Data synchronization issues are no small potatoes for McCain Foods, especially when it comes to improving customer service and gaining competitive advantage.
[From Supply & Demand Chain Executive, April/May 2004 ] For Don Luby, product data synchronization is all about one thing: customer service. "It'll make us more agile in response to changing demands from our customers," says Luby, who is director of information technology (IT) planning and e-business at Canadian-based McCain Foods Limited.
Of course, when the McCain family founded the company in Florenceville, New Brunswick, in 1957, data synchronization probably was not much of an issue. That year, the company's 30 employees produced about 1,500 pounds of product an hour and earned sales of $152,678. Now, however, McCain's 18,000 full-time employees around the globe put out not only more than 1 million pounds of potato products every hour, but also green vegetables, desserts, pizzas, beverages, oven meals and other food products, racking up worldwide sales of $4.8 billion for the fiscal year ending last June 30.
All those products add up to a big serving of product attributes, everything from packaging and shipping information to nutritional, recipe and cooking information. As a global enterprise, McCain regularly receives requests for product information from other companies, its customers and regulatory agencies in countries around the world, in addition to requests to provide information to third parties. More recently, customers have also requested that McCain provide product data to industry-supported data repositories like ECCnet, the Electronic Commerce Council of Canada, a not-for-profit group dedicated to promoting and maintaining product data standards.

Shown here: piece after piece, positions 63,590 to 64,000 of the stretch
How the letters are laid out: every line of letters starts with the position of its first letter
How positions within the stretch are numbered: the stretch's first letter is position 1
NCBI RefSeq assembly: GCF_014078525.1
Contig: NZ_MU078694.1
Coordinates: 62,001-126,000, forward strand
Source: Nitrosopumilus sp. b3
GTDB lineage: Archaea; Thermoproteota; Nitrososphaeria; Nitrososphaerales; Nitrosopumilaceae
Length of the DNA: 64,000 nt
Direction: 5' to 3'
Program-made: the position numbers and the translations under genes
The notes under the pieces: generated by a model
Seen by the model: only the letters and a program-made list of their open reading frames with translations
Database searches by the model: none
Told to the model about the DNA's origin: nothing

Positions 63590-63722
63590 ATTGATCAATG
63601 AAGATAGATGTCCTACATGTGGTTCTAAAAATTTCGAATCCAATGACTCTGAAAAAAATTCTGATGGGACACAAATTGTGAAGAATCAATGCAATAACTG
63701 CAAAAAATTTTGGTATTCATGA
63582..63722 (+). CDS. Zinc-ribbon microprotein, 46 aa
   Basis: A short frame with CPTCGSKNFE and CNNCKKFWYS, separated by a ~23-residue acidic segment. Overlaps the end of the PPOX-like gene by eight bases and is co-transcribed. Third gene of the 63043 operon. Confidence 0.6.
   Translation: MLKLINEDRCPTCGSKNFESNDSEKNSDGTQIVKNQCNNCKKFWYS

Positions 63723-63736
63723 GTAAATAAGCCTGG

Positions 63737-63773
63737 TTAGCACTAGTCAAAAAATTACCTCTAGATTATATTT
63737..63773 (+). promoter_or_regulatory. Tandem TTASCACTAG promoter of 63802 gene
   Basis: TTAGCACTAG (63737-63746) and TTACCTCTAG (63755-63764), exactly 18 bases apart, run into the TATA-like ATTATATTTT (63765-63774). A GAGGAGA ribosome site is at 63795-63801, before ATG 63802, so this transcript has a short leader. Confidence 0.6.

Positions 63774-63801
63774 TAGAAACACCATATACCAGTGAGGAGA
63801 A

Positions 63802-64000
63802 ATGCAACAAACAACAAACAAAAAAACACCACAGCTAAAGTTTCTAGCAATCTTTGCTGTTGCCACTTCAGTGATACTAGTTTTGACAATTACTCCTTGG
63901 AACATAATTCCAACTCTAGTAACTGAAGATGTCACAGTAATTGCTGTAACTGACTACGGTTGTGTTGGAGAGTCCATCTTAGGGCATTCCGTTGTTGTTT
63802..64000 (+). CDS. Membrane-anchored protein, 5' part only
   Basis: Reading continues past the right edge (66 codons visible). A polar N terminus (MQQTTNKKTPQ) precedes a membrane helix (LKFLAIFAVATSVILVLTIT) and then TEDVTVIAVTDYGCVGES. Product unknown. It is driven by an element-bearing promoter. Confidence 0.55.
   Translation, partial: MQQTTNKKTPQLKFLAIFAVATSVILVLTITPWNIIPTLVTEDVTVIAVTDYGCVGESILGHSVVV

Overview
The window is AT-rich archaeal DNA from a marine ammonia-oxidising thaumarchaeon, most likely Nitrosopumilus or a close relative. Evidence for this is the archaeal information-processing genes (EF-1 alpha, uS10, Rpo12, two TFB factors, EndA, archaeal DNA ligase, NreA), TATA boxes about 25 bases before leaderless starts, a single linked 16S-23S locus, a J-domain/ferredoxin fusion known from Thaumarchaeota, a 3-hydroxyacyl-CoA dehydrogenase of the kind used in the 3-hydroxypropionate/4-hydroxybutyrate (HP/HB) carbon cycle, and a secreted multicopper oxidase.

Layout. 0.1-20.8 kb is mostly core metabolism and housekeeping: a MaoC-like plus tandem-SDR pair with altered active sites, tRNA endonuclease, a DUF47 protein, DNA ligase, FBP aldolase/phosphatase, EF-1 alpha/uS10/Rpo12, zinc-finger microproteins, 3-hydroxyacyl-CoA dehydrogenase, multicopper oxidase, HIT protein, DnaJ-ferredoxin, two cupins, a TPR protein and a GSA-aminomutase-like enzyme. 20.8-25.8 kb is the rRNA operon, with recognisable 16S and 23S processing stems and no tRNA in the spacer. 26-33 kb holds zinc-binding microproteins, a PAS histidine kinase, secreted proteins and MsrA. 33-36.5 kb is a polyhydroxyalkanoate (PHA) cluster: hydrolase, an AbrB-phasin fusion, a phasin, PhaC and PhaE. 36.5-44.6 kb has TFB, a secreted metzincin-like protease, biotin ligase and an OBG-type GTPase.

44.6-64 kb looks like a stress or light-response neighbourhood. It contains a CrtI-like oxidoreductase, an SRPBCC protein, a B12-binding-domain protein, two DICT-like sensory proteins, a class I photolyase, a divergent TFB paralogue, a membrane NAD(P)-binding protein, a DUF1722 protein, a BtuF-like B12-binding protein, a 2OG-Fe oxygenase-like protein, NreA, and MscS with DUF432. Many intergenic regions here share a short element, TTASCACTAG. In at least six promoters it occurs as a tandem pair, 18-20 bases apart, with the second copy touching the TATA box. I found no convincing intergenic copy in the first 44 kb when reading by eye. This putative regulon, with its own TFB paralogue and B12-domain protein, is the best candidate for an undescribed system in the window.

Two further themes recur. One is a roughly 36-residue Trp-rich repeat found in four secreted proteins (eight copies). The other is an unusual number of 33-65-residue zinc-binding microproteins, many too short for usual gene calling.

What's the Hold Up?
The dispersion of product information throughout the company has complicated efforts to meet customers' requests. Much of McCain's product data resides in the company's enterprise resource planning (ERP) system, but a good deal of the product attribute information sits in disparate systems in Excel spreadsheets or Access databases. And that, according to Luby, is where the trouble starts. Because the data are dispersed among different systems, fulfilling an information request requires tracking down the correct set of data from the appropriate system, then ordering and formatting the information as required by the requester. That is, each request essentially requires a customized response.
McCain also had to contend with continuous requests. The issue here was that often the initial request would be for a limited set of product attribute data, but over time the company would be asked to provide additional pieces of information. "You don't know the full extent when you start," says Luby, "until all of a sudden you figure out that you're spending a lot of time and effort on this, and it's becoming mission-critical."
Finally, the frequency of requests for product data has been increasing. Retail customers, in particular, had an interest in having access to up-to-date information through organizations such as ECCnet, since the industry is moving to use these types of groups as centralized product data repositories — although McCain still had to deal with ad hoc requests for product data, too.
McCain divisions around the world did make moves to automate the process of collecting the information to some extent, using data extracts, Excels spreadsheets and other semi-mechanized tools. But the ad hoc systems and processes put in place were not consistent across the company, and moreover they frequently had to be patched and re-patched together to comply with new or changing requests over time.